Former multi-divisional UFC champion B.J. Penn has gone through a very disappointing run over his last six bouts, obtaining a less-than-stellar 1-4-1 record. “The Prodigy” didn’t fight in 2013 after getting battered in a welterweight bout against Rory MacDonald at UFC on Fox 5 in December 2012. Penn stepped away from the sport for the time being, but as has become the norm, he was soon to return.

It was announced last September that Penn would return to the UFC as one coach of The Ultimate Fighter 19, with his opposing coach and opponent set to be bitter rival Frankie Edgar. “The Answer” moved down to featherweight in early 2013, so Penn thought it best to follow Edgar down to 145 pounds to take care of his unfinished business.

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Edgar famously took the belt from Penn at UFC 112 in a huge upset. “The Prodigy” was thought to be nearly invincible during his three straight lightweight title defenses, but Edgar proved it was no fluke by besting Penn once again at UFC 118.

Penn announced he would head to Nova Uniao in Brazil to train with his BJJ mentor Andre Pederneiras. The team is home to both UFC featherweight champion Jose Aldo and UFC bantamweight champion Renan Barao. Aldo and Barao will defend their belts on the same card at UFC 169 on February 1.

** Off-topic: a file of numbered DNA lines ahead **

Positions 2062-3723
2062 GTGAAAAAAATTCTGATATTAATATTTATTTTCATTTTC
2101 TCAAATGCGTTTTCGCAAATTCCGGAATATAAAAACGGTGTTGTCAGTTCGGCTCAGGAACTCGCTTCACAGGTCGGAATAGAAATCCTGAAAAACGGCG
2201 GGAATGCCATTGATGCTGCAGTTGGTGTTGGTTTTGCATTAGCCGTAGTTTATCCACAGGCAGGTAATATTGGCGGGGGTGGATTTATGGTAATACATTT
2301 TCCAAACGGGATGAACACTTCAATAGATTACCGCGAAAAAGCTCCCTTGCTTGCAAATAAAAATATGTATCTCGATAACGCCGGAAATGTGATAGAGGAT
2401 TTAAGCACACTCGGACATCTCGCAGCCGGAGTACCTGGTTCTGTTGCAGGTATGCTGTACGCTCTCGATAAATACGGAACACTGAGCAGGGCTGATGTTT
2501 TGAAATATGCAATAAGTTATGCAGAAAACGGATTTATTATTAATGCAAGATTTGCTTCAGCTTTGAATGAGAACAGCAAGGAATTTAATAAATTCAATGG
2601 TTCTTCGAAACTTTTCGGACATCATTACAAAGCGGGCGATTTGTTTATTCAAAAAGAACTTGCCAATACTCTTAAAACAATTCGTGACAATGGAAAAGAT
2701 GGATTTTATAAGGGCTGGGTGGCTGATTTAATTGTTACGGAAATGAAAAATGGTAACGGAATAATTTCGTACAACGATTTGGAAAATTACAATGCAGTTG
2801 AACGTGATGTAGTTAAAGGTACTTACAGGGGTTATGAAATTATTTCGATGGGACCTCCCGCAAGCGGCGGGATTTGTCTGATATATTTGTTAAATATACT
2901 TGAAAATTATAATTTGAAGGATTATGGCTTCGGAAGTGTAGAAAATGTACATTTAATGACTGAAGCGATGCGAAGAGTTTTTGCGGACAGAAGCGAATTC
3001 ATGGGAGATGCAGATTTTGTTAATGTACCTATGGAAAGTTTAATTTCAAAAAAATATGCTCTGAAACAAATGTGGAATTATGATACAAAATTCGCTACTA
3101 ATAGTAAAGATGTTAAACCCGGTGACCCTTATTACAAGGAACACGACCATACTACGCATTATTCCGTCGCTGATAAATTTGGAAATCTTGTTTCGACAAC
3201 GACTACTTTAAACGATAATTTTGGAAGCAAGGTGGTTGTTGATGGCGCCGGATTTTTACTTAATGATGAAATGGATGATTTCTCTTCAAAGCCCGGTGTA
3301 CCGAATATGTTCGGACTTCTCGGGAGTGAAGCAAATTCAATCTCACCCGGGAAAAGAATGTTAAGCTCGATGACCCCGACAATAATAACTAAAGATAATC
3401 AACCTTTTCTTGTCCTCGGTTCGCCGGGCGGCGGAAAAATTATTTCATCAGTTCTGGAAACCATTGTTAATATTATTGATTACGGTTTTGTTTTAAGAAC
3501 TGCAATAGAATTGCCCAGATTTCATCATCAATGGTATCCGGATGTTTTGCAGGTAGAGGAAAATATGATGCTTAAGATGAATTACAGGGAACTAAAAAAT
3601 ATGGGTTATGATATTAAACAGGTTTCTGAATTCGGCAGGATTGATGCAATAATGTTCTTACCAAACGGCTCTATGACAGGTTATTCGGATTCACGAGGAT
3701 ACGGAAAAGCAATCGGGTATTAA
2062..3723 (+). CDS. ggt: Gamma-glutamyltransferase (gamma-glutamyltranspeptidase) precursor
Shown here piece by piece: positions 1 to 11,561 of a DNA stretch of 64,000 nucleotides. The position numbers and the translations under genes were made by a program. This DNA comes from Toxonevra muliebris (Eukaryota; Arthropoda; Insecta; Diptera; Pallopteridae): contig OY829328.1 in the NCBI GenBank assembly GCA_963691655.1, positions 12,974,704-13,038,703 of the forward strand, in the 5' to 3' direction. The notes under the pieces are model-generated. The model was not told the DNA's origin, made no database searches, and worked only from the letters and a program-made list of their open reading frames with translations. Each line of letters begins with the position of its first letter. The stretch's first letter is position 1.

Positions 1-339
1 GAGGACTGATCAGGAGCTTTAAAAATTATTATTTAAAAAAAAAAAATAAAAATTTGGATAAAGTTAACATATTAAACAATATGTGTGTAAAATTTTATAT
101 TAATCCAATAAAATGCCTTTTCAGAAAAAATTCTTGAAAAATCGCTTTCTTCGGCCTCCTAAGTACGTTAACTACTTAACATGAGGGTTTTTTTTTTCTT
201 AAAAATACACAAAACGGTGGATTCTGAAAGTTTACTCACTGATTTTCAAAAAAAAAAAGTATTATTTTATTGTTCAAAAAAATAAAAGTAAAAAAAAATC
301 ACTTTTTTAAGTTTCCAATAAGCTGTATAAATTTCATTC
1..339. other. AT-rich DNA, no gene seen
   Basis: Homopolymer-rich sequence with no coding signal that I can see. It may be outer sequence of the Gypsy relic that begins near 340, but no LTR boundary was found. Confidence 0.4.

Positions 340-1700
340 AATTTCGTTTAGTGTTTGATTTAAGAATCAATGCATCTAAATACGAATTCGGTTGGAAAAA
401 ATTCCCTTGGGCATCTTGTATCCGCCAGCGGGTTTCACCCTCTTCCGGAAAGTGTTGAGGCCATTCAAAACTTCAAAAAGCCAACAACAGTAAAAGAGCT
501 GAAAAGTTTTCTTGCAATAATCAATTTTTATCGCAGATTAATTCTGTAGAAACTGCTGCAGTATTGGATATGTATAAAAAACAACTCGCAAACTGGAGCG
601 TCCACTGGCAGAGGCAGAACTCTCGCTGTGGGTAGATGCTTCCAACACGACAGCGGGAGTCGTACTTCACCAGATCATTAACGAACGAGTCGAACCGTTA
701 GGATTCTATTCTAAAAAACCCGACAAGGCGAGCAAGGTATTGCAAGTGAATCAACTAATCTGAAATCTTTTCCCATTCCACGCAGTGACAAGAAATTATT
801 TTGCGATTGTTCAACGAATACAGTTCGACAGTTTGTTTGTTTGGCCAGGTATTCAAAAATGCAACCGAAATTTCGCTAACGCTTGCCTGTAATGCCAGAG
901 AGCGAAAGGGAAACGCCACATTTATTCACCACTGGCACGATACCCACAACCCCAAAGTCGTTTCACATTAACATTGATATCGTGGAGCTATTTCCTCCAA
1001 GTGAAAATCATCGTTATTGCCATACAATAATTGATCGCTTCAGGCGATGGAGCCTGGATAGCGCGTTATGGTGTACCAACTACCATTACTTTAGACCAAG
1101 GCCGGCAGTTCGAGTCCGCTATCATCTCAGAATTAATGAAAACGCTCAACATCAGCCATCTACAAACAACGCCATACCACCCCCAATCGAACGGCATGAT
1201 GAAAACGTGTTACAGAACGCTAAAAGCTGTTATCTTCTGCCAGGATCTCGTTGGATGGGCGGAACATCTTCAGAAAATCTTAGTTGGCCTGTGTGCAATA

But Penn has a while to wait before he gets his chance at revenge. He and Edgar are rumored to throw down later in the summer, but nothing official has been announced. Still, Penn is apparently taking the weight cut seriously, tweeting a photo of himself looking in shape with Aldo and Barao:

While “The Prodigy” is looking good, we’ve seen him look great and get beat before. There’s no questioning his legacy as a great UFC champion; that will never change. It’s just that the talented UFC featherweight division may have passed him by at this point. Penn can prove that totally wrong by scoring the huge upset over Edgar, of course. He stated his plans were to defeat Edgar convincingly and get right back in the mix.

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To do it, Penn’s going to have to show up with his head in the game. Not knowing whether he truly wants to keep fighting may be haunting Penn when he does decide to climb into the cage, and a noncommittal effort will certainly not do against the No. 3-ranked Edgar.

Penn should be in an excellent environment heading into the bout, training with two UFC champions and the man who helped him obtain his BJJ black belt in record time. Will that be enough to get back on track and become a force in a new weight class? Or will Penn drop another big fight to top-level opposition?

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